I’ve always been a fan of the Grand Theft Auto series ever since the originals that were played with the top-down view, but it is no secret that with GTA V I was severely disappointed. It wasn’t that it was a poorly made game, but it just missed some of the old charms that the older versions had. Like how certain islands were restricted to start with, and you had to gain passage to them, or as I did, break into airports and fly over to them practically getting the army on your back. You could argue that getting multiple characters was GTA V’s way of doing this but it didn’t have the same effect for me, because you didn’t feel like you had to work for it to unlock them, and it was all completed rather quickly.
So, earlier this week I decided to crack out GTA III on my PS2 and relive some of the glory days. Don’t worry, I’ll be getting round to Vice City and San Andreas too when I find where I’ve placed the bloody discs. And even the older games if I can pick them up somewhere. But for now, this will do for this week’s Throwback Thursday piece.
For me, one of the most special things about GTA III is the fact that it’s the first game in the series that used the 3D graphics that we know and love. And despite being released near 17 years ago, the graphics compared to other 3-dimensional games from the same era still blow me away today. Sure, it doesn’t pack the HD graphics of more modern games, but the polygonal characters and pre-rendered backgrounds still contain so much detail and are a credit to the work undertaken by DMA Design and Rockstar during the game’s development. An interesting fact that many people don’t know about the development of the game is that its release was delayed following the 9/11 terror attacks as the dev teams were required to make changes in the game they may have been deemed insensitive or inappropriate. Which goes to show that despite the game’s causing a lot of controversies, they don’t do it just for the sake of it, and they do in fact have a line even they won’t cross.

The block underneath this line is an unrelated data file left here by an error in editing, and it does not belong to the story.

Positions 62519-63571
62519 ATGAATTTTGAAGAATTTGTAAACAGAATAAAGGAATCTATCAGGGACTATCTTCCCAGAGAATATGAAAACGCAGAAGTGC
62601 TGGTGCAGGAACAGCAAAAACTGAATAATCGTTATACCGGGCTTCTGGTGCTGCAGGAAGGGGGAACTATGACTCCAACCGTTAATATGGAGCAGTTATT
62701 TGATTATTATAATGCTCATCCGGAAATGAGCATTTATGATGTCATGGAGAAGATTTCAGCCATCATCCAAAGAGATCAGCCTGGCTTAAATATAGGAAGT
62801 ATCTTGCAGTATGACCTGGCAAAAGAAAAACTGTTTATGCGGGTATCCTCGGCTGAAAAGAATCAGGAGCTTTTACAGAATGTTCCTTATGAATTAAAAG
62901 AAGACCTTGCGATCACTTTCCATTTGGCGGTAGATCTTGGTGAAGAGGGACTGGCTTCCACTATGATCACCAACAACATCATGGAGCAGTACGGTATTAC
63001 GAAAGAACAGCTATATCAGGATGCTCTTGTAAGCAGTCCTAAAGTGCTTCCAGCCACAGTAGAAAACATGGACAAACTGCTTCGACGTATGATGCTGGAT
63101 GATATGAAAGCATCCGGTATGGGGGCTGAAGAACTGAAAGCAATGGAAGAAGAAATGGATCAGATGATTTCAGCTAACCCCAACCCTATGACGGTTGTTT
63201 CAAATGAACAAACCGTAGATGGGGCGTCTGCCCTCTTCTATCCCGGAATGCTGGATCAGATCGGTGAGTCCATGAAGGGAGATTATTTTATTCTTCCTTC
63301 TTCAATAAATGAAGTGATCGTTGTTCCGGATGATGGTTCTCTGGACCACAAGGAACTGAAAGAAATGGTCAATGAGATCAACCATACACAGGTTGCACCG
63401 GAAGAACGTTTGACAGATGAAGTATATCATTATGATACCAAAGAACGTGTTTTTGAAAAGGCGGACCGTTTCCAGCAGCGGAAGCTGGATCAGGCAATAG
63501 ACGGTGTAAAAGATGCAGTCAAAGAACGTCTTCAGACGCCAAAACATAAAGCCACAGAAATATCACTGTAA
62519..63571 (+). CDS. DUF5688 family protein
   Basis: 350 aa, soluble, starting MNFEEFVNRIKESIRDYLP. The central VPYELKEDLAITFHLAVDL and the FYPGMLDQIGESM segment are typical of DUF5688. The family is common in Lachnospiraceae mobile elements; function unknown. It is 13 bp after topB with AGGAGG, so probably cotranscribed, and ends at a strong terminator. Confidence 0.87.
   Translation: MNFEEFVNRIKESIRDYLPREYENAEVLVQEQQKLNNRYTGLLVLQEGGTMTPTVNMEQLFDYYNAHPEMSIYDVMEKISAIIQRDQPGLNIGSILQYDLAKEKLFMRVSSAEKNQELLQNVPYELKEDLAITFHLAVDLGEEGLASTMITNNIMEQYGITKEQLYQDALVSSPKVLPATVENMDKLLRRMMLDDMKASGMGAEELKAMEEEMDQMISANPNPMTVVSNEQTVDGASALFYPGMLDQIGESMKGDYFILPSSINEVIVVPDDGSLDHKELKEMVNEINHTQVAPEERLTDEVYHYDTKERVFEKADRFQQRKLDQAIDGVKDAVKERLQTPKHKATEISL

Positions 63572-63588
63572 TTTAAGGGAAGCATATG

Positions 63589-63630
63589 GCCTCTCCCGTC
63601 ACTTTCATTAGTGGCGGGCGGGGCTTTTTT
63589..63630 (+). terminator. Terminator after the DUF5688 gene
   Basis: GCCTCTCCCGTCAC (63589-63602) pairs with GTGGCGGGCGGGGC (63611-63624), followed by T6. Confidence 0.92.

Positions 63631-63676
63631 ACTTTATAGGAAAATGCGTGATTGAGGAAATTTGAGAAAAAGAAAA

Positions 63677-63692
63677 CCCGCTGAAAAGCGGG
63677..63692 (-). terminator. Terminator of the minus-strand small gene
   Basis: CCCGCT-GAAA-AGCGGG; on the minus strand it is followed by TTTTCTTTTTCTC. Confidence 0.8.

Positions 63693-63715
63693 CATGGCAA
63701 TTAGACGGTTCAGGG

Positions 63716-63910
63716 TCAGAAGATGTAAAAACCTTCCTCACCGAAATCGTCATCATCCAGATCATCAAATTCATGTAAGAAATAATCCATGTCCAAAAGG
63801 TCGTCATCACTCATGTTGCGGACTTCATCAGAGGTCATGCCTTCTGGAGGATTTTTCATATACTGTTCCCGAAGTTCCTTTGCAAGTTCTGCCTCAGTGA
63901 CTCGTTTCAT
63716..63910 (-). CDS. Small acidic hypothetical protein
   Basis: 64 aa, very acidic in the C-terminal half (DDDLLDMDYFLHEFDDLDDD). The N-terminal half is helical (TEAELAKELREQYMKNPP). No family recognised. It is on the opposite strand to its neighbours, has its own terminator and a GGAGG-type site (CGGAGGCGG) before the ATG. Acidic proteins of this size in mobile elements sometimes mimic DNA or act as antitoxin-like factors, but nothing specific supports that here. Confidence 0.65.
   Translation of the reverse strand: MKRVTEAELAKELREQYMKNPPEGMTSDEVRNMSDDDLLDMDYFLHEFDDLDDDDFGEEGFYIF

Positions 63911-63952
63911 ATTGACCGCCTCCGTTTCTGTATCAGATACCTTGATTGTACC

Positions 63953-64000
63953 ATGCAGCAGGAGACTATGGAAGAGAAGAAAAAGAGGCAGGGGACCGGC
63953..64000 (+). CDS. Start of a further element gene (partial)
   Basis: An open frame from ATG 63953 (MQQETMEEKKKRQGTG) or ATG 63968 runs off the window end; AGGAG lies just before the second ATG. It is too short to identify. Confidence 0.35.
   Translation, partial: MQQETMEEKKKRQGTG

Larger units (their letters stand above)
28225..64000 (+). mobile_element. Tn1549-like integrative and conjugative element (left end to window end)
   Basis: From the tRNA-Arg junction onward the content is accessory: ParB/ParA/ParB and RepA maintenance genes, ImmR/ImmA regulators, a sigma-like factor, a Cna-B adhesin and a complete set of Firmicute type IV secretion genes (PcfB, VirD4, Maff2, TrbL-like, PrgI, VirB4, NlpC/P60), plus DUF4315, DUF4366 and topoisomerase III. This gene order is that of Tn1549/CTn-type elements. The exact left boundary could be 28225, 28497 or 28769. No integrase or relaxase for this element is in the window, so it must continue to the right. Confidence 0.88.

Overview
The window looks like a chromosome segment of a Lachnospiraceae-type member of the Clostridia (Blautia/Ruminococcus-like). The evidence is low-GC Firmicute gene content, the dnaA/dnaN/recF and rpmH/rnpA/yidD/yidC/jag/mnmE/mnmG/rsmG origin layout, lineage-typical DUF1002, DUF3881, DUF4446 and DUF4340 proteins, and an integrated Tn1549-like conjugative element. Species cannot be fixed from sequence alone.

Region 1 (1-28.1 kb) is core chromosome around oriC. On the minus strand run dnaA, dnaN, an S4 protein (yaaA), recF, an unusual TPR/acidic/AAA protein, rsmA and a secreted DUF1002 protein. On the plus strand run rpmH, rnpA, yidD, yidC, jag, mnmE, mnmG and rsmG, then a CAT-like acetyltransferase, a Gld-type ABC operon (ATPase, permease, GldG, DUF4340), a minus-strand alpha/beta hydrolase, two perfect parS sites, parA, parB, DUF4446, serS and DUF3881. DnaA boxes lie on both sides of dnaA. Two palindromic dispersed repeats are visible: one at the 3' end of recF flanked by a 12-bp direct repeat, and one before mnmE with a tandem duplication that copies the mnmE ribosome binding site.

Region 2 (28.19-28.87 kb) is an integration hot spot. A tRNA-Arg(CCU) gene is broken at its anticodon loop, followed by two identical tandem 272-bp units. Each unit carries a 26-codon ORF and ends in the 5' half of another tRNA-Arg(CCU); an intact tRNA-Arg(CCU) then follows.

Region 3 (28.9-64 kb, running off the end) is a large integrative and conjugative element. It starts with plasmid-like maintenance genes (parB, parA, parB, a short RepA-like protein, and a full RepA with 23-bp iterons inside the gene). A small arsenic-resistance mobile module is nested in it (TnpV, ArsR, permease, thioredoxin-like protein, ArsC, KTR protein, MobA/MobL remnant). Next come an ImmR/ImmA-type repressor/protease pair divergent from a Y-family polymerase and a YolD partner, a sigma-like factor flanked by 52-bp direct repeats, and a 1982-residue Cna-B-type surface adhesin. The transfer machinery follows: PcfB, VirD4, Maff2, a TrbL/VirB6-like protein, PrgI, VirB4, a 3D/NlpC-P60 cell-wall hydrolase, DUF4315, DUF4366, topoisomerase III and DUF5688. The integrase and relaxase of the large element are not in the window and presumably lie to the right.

And talking about controversies, it wasn’t the first game to have them with the original 2D versions causing a stir with all the violence they contained, but it did have a first for the series. The fact that for the first time, alongside all the violence, you could now drive down the road, honk at some hoes and one would come along and show you a good time in your car. And as funny as it was, it did serve a purpose because it helped you regain health. But the controversy didn’t stop there with the prostitutes, because once you were finished with your dirty little business transaction and they left your vehicle, you could then proceed to kill the hooker and get your money back in what can only be described as the opportunity to reenact the crimes of the Jack the Ripper in a more modern setting.
The game was so much more than just being offensive though, with things like fictional radio stations being introduced. There was a wide selection to choose from, but unlike the more modern games that use real-life songs, the developers had their own music created to be aired whilst you drove around Liberty City in your car. Not just that but you’d also hear comical adverts for things such as Dormatron, a device that helps you exercise you whilst you sleep so you can lose weight or a solicitors firm that tries to convince you to sue your boss because maybe you might win. In fact, why not enjoy this showreel of the ads below:
Hopefully, you’ve enjoyed this little trip down memory lane with me, and if you have any memories of this or any of the other games you’d like to share, we’d love to hear from you in the comments below. For now, I leave you with an image of the protagonist taking a joyride in a cop car. Classic GTA.